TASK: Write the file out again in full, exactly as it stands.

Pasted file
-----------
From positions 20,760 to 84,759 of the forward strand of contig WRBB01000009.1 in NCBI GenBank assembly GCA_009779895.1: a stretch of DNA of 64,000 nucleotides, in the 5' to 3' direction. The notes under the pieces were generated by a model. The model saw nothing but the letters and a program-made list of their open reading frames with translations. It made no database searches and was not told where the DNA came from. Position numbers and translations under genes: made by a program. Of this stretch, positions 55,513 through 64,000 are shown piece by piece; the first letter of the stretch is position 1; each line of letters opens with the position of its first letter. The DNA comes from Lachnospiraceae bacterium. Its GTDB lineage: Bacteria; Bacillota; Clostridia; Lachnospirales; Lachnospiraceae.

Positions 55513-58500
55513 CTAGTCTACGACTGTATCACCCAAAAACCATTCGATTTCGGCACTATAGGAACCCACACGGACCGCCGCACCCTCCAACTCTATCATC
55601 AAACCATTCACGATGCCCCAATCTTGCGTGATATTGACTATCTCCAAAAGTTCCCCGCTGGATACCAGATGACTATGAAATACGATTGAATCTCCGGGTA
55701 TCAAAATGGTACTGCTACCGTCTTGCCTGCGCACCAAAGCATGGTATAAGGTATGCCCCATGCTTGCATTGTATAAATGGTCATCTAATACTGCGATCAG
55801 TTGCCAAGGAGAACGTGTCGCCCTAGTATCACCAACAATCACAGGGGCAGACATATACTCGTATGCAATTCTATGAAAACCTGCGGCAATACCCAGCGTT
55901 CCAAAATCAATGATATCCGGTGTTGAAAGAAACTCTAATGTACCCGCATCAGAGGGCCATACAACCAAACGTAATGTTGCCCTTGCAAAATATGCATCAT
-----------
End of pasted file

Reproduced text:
From positions 20,760 to 84,759 of the forward strand of contig WRBB01000009.1 in NCBI GenBank assembly GCA_009779895.1: a stretch of DNA of 64,000 nucleotides, in the 5' to 3' direction. The notes under the pieces were generated by a model. The model saw nothing but the letters and a program-made list of their open reading frames with translations. It made no database searches and was not told where the DNA came from. Position numbers and translations under genes: made by a program. Of this stretch, positions 55,513 through 64,000 are shown piece by piece; the first letter of the stretch is position 1; each line of letters opens with the position of its first letter. The DNA comes from Lachnospiraceae bacterium. Its GTDB lineage: Bacteria; Bacillota; Clostridia; Lachnospirales; Lachnospiraceae.

Positions 55513-58500
55513 CTAGTCTACGACTGTATCACCCAAAAACCATTCGATTTCGGCACTATAGGAACCCACACGGACCGCCGCACCCTCCAACTCTATCATC
55601 AAACCATTCACGATGCCCCAATCTTGCGTGATATTGACTATCTCCAAAAGTTCCCCGCTGGATACCAGATGACTATGAAATACGATTGAATCTCCGGGTA
55701 TCAAAATGGTACTGCTACCGTCTTGCCTGCGCACCAAAGCATGGTATAAGGTATGCCCCATGCTTGCATTGTATAAATGGTCATCTAATACTGCGATCAG
55801 TTGCCAAGGAGAACGTGTCGCCCTAGTATCACCAACAATCACAGGGGCAGACATATACTCGTATGCAATTCTATGAAAACCTGCGGCAATACCCAGCGTT
55901 CCAAAATCAATGATATCCGGTGTTGAAAGAAACTCTAATGTACCCGCATCAGAGGGCCATACAACCAAACGTAATGTTGCCCTTGCAAAATATGCATCAT